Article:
No, I am not jaded about the (sometimes) revolutionary changes being made by the Internet, and I don't want to sound blasé about the (hopefully) strong impact that social networking on the 'net has helped our business grow. But I can't help choke back the impulse of irony I feel as the Internet slowly moves from a globalizing force to something that to me feels much more... real: a localizing force.
But it is very ironic: The Internet initially gave the awe-inspiring impression of connecting people who were thousands of miles apart, making the world smaller. Of course, it only stays small if you stay at your desk clicking away, and you forget that it is still really really far to physically travel those thousands of miles. I wonder if during those early years our local connections actually languished more than ever; making easy friends with someone half a world away while you gradually forget your neighbor's name. Not to say at all that this phenomenon doesn't still have us in its grip, but I think that the intensity of the network has become so pervasive that we now can just as easily make those friends locally. Maybe even meet your neighbor both through the Internet, AND at your local CSA farm.
I just spent the last few minutes checking out a couple companies/websites which do "peer-to-peer renting" (OK, so it was actually the last 45 minutes.) I came across SnapGoods after reading a review for a new book called What’s Mine Is Yours: The Rise of Collaborative Consumption.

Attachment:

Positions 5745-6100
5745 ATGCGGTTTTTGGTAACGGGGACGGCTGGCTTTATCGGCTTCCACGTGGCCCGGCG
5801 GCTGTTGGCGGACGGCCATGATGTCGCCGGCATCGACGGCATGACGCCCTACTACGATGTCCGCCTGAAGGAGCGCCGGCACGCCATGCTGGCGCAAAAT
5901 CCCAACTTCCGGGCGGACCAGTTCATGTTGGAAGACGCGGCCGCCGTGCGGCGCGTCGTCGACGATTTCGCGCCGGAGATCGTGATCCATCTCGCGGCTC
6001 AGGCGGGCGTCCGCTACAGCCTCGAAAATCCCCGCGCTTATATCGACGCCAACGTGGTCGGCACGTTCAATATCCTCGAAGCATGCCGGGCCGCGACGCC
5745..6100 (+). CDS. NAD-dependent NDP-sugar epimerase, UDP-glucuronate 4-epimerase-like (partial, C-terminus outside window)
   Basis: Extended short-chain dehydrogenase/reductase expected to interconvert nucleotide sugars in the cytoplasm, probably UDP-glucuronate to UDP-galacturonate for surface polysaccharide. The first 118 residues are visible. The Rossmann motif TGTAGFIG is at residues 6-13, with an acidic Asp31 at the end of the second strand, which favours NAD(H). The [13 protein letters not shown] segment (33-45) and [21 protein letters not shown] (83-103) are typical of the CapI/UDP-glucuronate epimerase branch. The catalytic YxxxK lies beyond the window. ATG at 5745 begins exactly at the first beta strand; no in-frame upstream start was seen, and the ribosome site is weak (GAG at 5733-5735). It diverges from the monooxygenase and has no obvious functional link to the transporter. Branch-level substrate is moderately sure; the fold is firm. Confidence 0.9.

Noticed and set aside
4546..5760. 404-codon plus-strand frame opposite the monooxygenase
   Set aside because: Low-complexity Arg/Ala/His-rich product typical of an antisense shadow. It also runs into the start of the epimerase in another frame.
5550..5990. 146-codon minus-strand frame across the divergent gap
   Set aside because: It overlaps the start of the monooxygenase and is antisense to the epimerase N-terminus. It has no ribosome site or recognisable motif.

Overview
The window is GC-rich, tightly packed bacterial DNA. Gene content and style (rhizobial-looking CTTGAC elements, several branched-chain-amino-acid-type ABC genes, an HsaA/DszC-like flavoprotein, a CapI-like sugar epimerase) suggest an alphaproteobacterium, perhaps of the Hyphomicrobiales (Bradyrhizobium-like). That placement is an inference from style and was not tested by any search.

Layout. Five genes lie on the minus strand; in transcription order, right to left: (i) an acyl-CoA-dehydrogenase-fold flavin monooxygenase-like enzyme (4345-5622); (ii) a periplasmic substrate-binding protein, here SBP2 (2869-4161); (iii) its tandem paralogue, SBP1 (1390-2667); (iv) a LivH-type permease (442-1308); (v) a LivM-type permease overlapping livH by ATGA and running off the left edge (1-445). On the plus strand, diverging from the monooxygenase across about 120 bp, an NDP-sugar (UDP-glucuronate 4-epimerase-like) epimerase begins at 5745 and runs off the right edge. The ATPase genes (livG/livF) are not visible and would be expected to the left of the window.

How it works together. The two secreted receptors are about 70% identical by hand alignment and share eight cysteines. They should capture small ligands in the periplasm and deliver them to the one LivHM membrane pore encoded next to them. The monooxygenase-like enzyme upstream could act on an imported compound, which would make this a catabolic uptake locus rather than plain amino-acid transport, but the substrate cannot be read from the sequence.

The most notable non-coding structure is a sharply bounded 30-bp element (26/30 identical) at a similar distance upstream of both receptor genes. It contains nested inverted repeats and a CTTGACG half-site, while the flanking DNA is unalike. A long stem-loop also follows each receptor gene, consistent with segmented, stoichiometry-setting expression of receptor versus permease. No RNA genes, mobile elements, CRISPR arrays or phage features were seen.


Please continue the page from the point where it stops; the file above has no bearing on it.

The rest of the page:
I was getting very excited about the prospect of borrowing a neighbor's drill when I learned that SnapGoods was still limited to big city areas, especially its birthplace New York City. Before I let those Brooklyn hipsters swapping Vespas and Roomba vaccuum robots get me down about our rural state of Maine, I realized that a few other websites were promoting the same thing: NeighborGoods, ShareSomeSugar, and Zilok... But this is clearly still in an early stage of development, especially for Scarborough. Still, if this is the light at the end of the tunnel, it really is exciting, and Broadturn Farm would be happy to post some of our handy tools to the cause of consuming less:
Chicken-plucker. (wobbly front leg, a little bloody) $10/day.
Back-pack flame-weeder. (disclaimer included) $5/day and a full tank on return.
10 Lawn-munching sheep. (with electric fence- if they jump, you chase) $? make an offer.
Bean-seed hand thresher. (you could actually keep this one) $0 if you can figure out how it works.
As I say this I suddenly remember my audience: our very local CSA community. (its true- I do sometimes forget that an audience matters when it comes to blogging, but...) What we have in our CSA community is a network of neighbors and friends who are connected through email, our website, and this Broadturn Broadside, as well as on a weekly face-to-face basis.
That is a very valuable thing, and we ought to honor it and call it what it is. Egyptian Revolution? Maybe not, but it is a strong community, reinforced by on-line and off-line experiences, and GOOD FOOD! As we continue marketing the CSA this month of February, please enlist your friends, and your neighbors (even if you can't remember their name!) to join Broadturn Farm. Let us know if, despite our busy lives, if there are other ways we can strengthen our CSA community.
Blessings on the meal,
PS... does anyone have an LT40 Hydraulic Woodmizer portable sawmill (with the 35 horse diesel option motor) collecting dust in the garage? I'll trade you for that sweet plucker I mentioned earlier. I'll even throw in a few chickens that have stopped laying!